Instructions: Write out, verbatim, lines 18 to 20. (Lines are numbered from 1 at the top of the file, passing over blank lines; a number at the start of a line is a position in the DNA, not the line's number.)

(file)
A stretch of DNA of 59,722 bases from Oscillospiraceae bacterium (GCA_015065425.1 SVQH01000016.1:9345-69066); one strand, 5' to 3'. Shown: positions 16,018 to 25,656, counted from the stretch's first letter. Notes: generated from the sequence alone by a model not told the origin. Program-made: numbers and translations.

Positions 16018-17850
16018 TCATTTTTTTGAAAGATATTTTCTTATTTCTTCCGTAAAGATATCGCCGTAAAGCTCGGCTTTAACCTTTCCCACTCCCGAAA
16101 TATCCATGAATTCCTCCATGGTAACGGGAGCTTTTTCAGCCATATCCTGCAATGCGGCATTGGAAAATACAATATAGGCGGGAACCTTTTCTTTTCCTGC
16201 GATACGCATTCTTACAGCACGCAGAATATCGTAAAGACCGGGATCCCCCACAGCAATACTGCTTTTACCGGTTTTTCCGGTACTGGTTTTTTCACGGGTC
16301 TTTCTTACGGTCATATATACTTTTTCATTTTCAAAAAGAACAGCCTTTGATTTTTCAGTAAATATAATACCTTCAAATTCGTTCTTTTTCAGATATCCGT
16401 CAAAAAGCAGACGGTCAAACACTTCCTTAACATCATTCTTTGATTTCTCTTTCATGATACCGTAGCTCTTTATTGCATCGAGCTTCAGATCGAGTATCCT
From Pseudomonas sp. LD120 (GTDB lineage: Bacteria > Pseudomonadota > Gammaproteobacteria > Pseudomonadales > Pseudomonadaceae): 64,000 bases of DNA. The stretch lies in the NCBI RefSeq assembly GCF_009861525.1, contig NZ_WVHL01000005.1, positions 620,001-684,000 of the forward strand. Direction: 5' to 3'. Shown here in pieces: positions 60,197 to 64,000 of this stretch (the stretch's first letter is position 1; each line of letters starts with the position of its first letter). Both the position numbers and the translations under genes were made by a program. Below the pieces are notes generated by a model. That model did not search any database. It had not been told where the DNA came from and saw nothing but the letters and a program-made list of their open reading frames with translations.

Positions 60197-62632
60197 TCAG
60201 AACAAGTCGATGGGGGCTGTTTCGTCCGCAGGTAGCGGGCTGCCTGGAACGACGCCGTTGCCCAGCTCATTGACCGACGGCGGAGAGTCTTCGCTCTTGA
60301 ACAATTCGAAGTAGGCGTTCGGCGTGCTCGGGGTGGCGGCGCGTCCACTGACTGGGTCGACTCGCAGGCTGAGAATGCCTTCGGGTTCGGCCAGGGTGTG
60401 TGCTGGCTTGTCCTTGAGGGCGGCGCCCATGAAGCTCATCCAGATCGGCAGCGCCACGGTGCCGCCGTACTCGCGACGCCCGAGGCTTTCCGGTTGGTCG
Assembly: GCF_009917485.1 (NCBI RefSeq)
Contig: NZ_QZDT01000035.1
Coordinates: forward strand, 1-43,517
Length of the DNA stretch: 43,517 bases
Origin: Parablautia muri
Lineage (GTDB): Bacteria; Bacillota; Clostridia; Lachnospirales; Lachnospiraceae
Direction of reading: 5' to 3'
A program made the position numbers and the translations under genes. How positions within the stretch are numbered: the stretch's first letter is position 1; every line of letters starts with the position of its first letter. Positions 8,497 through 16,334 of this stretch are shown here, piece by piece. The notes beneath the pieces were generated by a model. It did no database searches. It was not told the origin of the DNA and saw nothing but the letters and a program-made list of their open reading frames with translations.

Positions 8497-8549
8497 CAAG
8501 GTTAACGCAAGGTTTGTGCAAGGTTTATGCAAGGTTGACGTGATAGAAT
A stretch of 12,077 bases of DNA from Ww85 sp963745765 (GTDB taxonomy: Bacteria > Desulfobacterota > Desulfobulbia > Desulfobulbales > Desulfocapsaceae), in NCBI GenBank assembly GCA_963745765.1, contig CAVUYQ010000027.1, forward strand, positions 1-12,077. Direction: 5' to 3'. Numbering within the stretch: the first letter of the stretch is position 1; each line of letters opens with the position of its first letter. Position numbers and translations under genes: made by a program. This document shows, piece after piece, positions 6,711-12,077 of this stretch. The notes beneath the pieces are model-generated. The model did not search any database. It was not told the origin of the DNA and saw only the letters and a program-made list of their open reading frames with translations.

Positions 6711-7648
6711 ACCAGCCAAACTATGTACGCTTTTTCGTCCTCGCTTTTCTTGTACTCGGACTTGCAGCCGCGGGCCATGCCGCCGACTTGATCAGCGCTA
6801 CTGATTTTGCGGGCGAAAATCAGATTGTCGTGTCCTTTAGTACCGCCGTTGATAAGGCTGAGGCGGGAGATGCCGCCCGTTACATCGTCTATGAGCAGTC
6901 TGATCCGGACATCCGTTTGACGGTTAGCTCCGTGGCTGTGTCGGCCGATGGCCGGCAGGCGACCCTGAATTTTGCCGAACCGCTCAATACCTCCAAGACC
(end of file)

Origin: Parablautia muri
Lineage (GTDB): Bacteria; Bacillota; Clostridia; Lachnospirales; Lachnospiraceae
Direction of reading: 5' to 3'